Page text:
Off the beaten tourist path in Japan.
Sometimes you plan to go sightseeing, and sometimes sightseeing just happens to you. That's especially true when you travel solo and keep a flexible schedule, as I did one sunny weekend in Japan.
That morning, I got up early, packed a small suitcase, a wallet full of yen, and a map. Then I took off ... north. That was my entire plan, at least in the beginning.
I started in Misawa, a town at the north of Honshu, Japan's biggest island. I had the vague idea that if I kept going north, I might find my way to Hokkaido, the next island up. Or maybe I wouldn't – it didn't really matter to me.
I always felt safe with the wonderful people I met when I lived in Japan, and I figured that anywhere I went would be interesting, and probably beautiful, too.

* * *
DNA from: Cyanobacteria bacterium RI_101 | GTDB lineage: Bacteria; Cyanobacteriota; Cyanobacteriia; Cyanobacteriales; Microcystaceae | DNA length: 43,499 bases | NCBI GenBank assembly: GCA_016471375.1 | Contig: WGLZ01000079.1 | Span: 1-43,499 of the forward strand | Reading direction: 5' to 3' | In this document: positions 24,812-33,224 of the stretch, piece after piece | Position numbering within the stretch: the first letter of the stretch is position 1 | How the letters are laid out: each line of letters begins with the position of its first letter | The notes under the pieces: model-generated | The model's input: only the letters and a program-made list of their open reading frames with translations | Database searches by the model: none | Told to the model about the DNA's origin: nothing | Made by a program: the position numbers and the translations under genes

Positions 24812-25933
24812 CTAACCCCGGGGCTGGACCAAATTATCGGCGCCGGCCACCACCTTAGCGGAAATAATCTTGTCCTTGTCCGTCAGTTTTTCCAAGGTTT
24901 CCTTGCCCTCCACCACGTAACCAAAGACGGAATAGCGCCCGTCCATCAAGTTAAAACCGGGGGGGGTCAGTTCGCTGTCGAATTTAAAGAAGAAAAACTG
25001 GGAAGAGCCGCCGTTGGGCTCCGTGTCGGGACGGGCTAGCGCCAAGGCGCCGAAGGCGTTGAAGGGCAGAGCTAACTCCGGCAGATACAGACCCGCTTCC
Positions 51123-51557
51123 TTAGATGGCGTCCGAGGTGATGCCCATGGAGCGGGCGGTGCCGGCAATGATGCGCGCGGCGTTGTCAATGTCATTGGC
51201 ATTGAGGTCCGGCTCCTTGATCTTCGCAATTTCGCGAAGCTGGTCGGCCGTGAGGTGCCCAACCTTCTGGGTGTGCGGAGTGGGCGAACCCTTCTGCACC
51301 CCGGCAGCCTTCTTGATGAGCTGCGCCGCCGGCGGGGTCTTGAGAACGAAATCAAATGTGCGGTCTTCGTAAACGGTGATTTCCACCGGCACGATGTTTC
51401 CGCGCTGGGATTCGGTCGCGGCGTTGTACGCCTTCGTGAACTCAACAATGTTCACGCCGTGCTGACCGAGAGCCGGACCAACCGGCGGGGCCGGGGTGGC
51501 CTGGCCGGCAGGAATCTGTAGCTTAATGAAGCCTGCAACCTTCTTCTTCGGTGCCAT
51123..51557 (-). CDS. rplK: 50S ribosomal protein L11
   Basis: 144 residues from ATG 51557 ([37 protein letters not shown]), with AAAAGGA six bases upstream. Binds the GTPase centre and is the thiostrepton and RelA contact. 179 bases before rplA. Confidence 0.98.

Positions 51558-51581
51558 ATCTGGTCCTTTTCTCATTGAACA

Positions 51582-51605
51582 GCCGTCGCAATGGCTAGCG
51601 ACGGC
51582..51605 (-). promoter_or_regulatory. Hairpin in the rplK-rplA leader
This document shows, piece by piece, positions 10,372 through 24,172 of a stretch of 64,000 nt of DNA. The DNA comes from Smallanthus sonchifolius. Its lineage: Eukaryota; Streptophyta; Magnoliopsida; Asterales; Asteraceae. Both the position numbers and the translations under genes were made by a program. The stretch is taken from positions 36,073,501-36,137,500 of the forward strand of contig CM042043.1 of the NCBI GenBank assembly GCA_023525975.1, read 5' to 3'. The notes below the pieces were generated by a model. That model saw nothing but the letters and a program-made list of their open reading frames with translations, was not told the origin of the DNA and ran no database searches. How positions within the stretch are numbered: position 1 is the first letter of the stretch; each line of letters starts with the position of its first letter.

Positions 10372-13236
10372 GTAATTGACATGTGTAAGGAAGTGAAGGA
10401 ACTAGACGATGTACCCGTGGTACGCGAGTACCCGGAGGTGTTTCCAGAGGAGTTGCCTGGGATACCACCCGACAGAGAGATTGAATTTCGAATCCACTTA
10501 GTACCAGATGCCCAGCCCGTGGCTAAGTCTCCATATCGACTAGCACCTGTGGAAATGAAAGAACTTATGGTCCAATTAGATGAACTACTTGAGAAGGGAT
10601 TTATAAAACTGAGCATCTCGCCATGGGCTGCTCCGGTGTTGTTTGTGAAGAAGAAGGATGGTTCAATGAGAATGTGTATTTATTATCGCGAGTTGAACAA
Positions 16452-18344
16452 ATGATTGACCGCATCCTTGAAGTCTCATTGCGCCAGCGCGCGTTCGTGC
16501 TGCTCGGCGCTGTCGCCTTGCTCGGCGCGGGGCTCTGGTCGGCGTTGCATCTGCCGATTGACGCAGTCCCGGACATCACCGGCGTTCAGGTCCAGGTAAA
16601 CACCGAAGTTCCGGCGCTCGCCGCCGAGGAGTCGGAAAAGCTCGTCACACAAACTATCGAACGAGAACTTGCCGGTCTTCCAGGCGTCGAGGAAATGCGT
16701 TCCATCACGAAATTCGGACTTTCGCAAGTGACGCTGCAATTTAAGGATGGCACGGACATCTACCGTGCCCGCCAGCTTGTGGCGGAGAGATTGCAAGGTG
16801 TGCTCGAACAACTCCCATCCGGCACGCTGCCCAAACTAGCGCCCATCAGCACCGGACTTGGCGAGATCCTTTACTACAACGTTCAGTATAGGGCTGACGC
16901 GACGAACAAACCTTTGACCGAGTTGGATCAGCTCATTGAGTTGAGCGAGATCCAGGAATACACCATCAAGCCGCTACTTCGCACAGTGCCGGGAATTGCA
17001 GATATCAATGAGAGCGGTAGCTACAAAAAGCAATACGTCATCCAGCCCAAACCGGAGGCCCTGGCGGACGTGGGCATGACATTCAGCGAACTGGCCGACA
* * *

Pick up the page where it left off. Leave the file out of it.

Remember that fork in the road that Robert Frost talked about? Well, I encountered one of those early in my trip.
Had I chosen to continue north, I would have been on a brand-new highway to Oma, where there's a ferry to Hokkaido. The trip might have taken a couple of hours.
But I took the road less traveled and went west, which leads into the far reaches of the Shimokita Peninsula. The peninsula has an axlike shape and faces the Tsugaru Strait between Honshu and Hokkaido.
Although it's only an hour or so by air from Tokyo, the peninsula is a wild, almost barren place, sparsely populated around the edges.
The distance around the peninsula was more than twice what the other road would have been. And I also discovered that the highway was not yet entirely paved (in 1990). I soon left the blacktop and bumped along a pitted gravel road for many miles, with dense forest on my right and sparkling ocean water on my left.